GPs are collecting $6 billion to $8 billion of management fees on the $400 billion of dry powder sitting in buyout funds. This is an extraordinary transfer of wealth from LPs to GPs — on money that is not being put to work.
That is what one limited partner told me when I asked about Bain & Co’s recent Global Private Equity Report 2014 that shows a $1 trillion mountain of uncalled capital across private investments. This includes $400 billion dedicated to buyouts (other strategies are venture, real estate, mezzanine, distressed, infrastructure and growth).
With about $400 billion of uncalled capital sitting in funds, limited partners are paying between $6 billion to $8 billion in management fees (assuming a 1.5 percent to 2 percent management fee).
“That’s a tremendous wealth transfer going on year in and year out as it relates to unfunded commitments,” the LP said. “It underscores how much capital is transferring from the LP community to the GP community.”
It’s not like this is a new thing — management fees have always been part of the industry, and LPs willingly sign up to pay those fees to have what they hope are the most talented managers making them money.
But still, “this is not for active investments in the ground, but for pools of capital that have yet to be funded,” the LP said. “At some level, there will always be a need for management fee streams to keep the operations of private equity funds continuing. On the flip side, these management fees continue to be a source of profit for a lot of GPs, particularly the larger ones.”
It’s an interesting perspective, and one I wasn’t expecting. I was expecting to hear the usual concern over what such a huge glut of capital means for the industry.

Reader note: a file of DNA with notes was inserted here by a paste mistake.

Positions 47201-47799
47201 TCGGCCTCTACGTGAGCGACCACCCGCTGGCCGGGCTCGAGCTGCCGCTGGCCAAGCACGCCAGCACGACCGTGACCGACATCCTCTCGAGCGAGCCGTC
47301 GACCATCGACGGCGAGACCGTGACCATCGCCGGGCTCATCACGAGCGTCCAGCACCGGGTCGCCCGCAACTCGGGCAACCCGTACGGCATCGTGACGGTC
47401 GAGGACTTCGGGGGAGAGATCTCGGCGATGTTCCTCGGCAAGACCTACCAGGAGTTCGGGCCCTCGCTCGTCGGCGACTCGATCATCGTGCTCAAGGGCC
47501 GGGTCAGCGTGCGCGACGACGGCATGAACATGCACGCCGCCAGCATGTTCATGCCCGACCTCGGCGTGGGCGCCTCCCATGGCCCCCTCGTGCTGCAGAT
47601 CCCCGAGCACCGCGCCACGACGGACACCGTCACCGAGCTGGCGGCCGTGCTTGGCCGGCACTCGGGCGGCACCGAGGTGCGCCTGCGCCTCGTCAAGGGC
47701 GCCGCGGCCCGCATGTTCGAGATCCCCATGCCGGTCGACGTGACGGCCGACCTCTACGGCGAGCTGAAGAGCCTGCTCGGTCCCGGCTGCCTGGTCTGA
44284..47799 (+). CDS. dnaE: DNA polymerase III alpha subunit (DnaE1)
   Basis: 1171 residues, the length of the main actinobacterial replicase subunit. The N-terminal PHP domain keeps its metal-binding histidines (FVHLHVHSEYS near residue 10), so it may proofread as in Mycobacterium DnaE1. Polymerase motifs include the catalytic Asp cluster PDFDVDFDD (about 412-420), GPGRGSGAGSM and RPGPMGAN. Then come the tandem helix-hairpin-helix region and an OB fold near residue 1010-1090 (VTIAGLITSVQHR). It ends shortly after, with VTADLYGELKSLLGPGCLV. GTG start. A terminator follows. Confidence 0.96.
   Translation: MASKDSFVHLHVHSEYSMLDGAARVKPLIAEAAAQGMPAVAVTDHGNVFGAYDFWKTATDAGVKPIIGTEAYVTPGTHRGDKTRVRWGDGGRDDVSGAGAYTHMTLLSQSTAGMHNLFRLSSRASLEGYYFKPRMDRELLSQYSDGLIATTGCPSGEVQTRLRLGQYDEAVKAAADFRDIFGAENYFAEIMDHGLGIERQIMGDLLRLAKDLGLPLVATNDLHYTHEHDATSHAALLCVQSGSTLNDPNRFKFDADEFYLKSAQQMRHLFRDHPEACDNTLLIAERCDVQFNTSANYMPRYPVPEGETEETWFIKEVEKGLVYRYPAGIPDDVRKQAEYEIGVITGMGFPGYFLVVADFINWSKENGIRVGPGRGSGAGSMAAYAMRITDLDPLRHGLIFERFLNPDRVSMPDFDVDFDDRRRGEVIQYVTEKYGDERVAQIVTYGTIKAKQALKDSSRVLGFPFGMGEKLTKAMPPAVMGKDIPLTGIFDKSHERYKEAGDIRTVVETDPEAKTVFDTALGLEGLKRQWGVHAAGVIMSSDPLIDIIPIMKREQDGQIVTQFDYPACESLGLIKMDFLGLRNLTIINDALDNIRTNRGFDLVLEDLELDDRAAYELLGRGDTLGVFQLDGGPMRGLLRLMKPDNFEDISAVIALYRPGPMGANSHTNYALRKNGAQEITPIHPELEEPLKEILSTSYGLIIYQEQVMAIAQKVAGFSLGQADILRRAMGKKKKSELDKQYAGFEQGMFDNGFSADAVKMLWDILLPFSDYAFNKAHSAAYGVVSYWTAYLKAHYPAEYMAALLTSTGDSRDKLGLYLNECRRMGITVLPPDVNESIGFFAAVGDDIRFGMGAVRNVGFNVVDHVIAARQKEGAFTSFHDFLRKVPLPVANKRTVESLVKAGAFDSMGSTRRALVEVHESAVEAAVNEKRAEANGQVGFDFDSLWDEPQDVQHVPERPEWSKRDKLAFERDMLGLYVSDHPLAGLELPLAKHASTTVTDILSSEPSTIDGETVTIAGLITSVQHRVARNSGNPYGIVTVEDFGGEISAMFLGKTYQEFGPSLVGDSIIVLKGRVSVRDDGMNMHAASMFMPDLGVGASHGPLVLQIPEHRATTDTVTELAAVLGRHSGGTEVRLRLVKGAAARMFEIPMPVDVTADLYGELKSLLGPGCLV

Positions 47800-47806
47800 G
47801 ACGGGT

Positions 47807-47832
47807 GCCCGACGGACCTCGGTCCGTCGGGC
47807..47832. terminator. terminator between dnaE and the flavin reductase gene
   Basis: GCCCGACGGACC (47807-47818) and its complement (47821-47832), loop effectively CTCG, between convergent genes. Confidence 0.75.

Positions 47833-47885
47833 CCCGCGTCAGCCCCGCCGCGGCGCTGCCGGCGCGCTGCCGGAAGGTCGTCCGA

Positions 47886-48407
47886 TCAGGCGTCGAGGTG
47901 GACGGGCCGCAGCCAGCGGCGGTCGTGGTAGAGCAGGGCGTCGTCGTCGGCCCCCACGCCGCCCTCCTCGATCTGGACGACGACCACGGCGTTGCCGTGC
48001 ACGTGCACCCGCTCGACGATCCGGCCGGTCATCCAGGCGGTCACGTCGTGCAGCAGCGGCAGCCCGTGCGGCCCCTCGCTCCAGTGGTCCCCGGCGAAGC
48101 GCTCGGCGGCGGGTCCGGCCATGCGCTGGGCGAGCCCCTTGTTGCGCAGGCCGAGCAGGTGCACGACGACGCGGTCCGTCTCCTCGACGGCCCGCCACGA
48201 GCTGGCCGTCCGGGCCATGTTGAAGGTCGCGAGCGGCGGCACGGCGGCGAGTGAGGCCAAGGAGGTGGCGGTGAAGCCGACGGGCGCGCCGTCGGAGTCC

Or what it could mean, which is this huge glut will drive up prices and potentially depress the performance of whole vintage years. Add to this that commitments are on a deadline and have to be invested usually within five years of a fund closing — and the concern is that GPs will be under pressure to put money to work before time runs out.
But here’s the thing: We’ve heard these concerns before, and they haven’t really played out. Recent year vintage performance has remained steady despite the persistence of huge levels of dry powder year after year. According to the most recent Cambridge Associates performance data for the third quarter 2013, the U.S. private equity index returned 5.1 percent, and 13.3 percent for the year to date. That return is 17.2 percent over the one year, 15.7 percent over the three year and 11 percent over the five year time periods.
The concern really is on an individual manager level, rather than on an entire industry level. Some managers are going to raise too much money, make dumb decisions and lose their LPs money. But maybe that’s more about an LP’s ability to pick the right manager, and be vigilant when they think a GP is getting too ambitious.
Because LPs are not only trusting the GP to make them money, they are also paying them huge fees, usually on money that isn’t even in the ground yet. And that’s not something any investor ever forgets.
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